You've captured stunning footage and pristine audio, and now it's time to tie everything together into a cohesive edit. In this segment, we talk about labeling your clips, syncing your audio and video, setting up a multi-camera clip, and using the multi-camera editing tools. Knowing how prepare your clips and utilize the tools properly can help streamline the post production process, and get your project completed on time.
Using a multi-camera editing tool is an effective way to minimize your time in the edit room. Clearly naming your source footage will help keep everything organized when you finally dive into the editing program. In our example, we've got three cameras, as well as two separate audio tracks. I'm going to start by labeling the video. I'll change this this tight shot of one host to cam1, this wide shot to cam2,, and this tight shot of our other host to cam3. Now I'll label the audio clips host1 and host 2. In premiere pro, we'll double click in the project panel and then select our clips and click okay to import them. In order to sync these clips, we'll use the video or audio from our clapper. First, I'll double click on the cam2 video footage. If I scrub through, I can find the point where the slate is in view, and then move to the point where it actually claps. Switching into audio waveform view can help me be really precise. Once you've got the CTI in the proper position, mark in by clicking the mark in icon, or pressing I on the keyboard. Now Repeat this process for each video and audio clip.
Once you've got all your clips marked, you're ready to create your multi-cam clip. Highlight the video clips in the order of the cameras, cam1, cam2, then cam 3. Now right click and select create multi-cam source sequence. Make sure in points is selected, and name your sequence. If you do have footage with synced time code, you can skip the mark in step, and select timecode instead of in points... and click okay. To see our multi-cam clip expanded, right click on the “clip” and select open in timeline. You can see that by default, the first clip you select is deemed the primary audio source, and that track is on, while subsequent clips have their audio off by default. If cam one was our only source of audio, we'd be ready to go, but in our case, we're using separate tracks, so I'll go ahead and turn track one audio off. Now drag the audio track that we set the in point for earlier into the timeline and move it to the beginning. If your in points are accurate, everything should sync nicely. I'll repeat the process for my second audio track... and we're all set.
The audio is synced, the multi-camera clip is ready, and now it's time to see what our multi-cam editing tools can do. First, right-click the multi-cam clip in your project window and select new sequence from clip.Then, go to the window menu, and select multi-camera monitor. What you see here is all your potential tracks in the preview monitor on the left, and your program feed on the right. To begin switching between your cameras on the fly, simply click play... and then click on the shot you want... Another method is to use the number keys at the top of your keyboard. Each number corresponds to the shot in the preview monitor. So I can use 1, 2, and 3 in order to change cameras.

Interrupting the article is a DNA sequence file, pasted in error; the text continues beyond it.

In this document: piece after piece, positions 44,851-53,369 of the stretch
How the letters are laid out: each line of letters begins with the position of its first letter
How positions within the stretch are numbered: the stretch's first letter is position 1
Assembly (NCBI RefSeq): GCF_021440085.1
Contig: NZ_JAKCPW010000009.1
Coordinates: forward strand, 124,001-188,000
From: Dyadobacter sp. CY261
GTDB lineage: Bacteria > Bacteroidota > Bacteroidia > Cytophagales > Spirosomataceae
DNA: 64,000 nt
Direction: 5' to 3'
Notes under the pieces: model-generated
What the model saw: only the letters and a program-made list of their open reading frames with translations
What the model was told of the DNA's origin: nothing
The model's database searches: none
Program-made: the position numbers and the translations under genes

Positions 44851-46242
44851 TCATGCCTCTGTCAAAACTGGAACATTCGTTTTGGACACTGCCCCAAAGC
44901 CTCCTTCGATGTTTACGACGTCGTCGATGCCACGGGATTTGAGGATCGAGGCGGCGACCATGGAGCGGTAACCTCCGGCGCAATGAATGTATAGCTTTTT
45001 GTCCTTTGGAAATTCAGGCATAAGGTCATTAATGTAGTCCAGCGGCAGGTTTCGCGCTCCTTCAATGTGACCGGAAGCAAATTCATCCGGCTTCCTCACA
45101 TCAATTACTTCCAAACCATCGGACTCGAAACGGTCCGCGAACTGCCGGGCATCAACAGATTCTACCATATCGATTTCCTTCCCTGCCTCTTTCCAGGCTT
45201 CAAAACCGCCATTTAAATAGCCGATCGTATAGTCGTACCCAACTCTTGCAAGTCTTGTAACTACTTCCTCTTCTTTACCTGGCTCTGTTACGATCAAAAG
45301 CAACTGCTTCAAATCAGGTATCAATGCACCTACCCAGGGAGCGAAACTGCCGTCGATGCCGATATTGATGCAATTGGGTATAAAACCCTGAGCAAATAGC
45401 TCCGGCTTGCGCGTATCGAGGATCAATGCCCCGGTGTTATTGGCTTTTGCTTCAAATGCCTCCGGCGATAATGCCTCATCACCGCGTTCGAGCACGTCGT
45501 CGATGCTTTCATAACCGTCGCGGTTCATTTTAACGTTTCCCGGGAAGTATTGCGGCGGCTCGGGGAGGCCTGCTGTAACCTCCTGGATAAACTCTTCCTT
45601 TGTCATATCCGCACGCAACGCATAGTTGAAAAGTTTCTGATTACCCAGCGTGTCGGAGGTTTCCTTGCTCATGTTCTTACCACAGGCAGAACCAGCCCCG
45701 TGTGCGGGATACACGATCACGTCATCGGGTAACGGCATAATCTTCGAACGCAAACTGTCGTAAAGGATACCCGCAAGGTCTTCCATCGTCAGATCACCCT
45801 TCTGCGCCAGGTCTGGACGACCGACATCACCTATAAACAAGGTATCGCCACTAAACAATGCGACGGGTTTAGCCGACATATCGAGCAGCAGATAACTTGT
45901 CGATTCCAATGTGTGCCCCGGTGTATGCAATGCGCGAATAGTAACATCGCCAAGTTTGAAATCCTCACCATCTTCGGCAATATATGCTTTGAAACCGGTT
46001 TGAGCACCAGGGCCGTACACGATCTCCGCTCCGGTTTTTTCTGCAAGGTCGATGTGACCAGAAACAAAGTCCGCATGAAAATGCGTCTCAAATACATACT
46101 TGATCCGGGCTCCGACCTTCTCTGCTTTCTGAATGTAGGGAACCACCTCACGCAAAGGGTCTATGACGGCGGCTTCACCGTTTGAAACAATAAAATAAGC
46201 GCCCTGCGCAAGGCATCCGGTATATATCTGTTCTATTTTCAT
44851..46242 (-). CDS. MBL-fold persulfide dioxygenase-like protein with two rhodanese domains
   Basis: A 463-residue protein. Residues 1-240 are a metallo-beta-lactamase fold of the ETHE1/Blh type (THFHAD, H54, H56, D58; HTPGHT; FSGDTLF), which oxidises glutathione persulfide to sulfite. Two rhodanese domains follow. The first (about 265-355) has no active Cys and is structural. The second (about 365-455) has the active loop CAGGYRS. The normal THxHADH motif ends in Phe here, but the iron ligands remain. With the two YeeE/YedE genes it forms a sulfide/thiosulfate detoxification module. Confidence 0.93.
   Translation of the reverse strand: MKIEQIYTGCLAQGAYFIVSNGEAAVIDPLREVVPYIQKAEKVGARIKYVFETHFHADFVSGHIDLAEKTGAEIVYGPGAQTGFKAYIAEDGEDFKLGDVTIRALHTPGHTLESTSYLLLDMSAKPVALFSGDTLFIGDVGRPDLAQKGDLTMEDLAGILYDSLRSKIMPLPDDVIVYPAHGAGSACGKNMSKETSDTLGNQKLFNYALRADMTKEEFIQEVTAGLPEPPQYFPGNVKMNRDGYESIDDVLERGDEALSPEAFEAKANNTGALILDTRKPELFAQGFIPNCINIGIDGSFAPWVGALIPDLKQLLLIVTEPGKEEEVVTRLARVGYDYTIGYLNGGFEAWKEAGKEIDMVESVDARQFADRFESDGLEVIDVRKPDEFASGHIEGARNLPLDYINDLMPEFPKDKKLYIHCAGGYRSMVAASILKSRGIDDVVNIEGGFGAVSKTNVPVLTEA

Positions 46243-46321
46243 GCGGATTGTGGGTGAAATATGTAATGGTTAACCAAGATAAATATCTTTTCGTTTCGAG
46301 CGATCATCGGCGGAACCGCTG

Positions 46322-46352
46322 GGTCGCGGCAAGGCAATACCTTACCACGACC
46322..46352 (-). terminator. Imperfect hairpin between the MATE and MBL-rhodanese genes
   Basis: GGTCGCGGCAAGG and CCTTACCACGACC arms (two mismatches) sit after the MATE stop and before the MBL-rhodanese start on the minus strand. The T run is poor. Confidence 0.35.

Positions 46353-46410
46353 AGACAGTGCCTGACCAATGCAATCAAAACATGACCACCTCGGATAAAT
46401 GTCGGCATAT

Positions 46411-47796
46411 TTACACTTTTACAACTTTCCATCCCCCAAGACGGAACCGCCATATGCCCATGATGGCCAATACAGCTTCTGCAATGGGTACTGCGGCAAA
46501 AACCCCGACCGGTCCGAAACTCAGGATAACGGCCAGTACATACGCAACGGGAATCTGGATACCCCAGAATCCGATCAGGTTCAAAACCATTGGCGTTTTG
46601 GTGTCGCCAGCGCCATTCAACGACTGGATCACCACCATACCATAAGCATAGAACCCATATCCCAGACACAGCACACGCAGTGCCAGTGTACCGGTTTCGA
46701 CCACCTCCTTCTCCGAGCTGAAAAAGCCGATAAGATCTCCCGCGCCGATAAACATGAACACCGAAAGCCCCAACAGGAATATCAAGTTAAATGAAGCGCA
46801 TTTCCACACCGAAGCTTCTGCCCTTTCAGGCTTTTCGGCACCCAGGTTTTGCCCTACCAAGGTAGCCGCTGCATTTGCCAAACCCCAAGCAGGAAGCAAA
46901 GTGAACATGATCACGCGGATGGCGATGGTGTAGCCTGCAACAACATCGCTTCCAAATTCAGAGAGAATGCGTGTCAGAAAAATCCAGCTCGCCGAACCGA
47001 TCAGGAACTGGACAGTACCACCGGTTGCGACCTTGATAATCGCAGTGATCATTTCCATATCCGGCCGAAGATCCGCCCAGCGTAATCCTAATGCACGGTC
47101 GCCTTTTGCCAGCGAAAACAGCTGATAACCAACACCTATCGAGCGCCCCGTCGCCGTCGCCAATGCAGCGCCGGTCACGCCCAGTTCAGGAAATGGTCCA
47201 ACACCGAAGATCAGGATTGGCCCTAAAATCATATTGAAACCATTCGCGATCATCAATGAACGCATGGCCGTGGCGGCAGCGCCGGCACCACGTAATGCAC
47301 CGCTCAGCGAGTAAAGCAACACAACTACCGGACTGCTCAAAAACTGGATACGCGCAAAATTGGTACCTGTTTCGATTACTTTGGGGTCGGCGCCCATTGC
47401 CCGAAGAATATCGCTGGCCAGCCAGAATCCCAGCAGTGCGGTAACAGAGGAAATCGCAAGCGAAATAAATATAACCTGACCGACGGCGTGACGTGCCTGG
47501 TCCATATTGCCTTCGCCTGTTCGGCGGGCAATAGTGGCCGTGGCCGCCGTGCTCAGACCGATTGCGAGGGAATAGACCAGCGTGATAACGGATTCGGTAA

If you've recorded audio with each video clip, and you want to want your audio to follow your video, you just need to tweak your setup a bit. You'll need to open up your multi-cam clip and make sure each audio track is turned on. Right click the multi-cam clip and select open timeline. Now turn on each audio track that you want, then return to you main timeline. Right click your multi-cam clip, and select unlink. Select the audio portion of the clip, right click, scroll down to multi-camera, and select enable. Finally in the multi-camera window, click the dropdown at the upper right and check audio follows video. If we play our timeline and perform switches, the audio will now switch with the video clip.
Of course, the best part of editing multi-camera in post is that you can perfect the timing of your switches after you've made them. Let's dive back into premiere to show you how. If you like the switch, but want to adjust the timing slightly, select the rolling edit tool with your mouse, or press n on the keyboard. If you hover over an edit point you can simply click and drag to adjust the timing of a switch. If you need to remove a portion of the clip, use the razorblade to cut the audio and video, then select the ripple edit tool by pressing b on the keyboard. Now click and drag away the portion you want to get rid of. If you like the timing of a switch, but want to change the source that you switched to, you can simply right-click the source you want to change, select multi-camera, and then select the source you'd like to change it to. Another way to do this is to select the part of the clip you'd like to change and use the numbers at the top of your keyboard to change the source. A final way to do this is to use the multi-camera monitor. Simply move the CTI over the clip you'd like to change, then click on the clip you want to replace it with. If you'd like to use the multi-camera monitor to make a new switch at a specific point in time, you can press control or command on your keyboard and click.You can also use the razor tool in the timeline to make a cut, then change the source by right-clicking or using the keyboard to select a new source.
With proper setup, and a little practice, you'll be editing multi-camera sequences like a pro in no time. In our next segment, we talk about how to switch a live event. For those bold enough to switch live on the fly, it's a great way to essentially eliminate the need for post production.